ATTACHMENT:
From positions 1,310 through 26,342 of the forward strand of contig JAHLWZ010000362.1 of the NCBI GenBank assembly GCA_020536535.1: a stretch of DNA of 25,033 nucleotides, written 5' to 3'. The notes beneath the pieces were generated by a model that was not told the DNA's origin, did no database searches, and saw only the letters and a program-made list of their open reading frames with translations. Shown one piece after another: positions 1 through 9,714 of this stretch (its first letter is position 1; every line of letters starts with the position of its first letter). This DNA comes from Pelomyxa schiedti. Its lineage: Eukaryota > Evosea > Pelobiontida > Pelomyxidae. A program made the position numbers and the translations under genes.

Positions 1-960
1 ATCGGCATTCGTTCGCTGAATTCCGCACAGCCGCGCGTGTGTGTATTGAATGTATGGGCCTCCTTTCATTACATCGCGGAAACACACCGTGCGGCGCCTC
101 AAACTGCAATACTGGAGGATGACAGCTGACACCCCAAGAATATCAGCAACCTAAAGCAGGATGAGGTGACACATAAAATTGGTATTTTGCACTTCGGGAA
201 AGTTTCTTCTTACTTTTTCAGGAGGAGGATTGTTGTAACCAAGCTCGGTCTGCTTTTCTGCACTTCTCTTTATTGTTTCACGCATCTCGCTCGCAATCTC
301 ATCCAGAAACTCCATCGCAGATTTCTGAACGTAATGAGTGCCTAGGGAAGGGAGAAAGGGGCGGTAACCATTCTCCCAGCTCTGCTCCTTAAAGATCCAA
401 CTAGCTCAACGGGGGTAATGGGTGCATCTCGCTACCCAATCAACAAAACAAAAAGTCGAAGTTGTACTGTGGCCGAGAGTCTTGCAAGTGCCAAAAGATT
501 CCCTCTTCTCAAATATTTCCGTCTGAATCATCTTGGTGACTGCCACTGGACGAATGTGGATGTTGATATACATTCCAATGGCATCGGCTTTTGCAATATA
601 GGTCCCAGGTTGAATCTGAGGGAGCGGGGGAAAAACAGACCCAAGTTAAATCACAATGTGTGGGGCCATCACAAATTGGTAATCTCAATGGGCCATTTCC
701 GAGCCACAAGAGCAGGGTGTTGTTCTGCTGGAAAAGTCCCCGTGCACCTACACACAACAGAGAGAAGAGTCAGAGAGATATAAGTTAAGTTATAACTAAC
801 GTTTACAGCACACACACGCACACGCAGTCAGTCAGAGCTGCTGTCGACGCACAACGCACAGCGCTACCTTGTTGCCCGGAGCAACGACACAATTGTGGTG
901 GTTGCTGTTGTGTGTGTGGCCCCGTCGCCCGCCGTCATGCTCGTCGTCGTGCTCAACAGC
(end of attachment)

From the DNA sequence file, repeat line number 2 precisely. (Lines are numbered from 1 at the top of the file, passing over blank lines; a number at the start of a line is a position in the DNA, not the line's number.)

Positions 1-960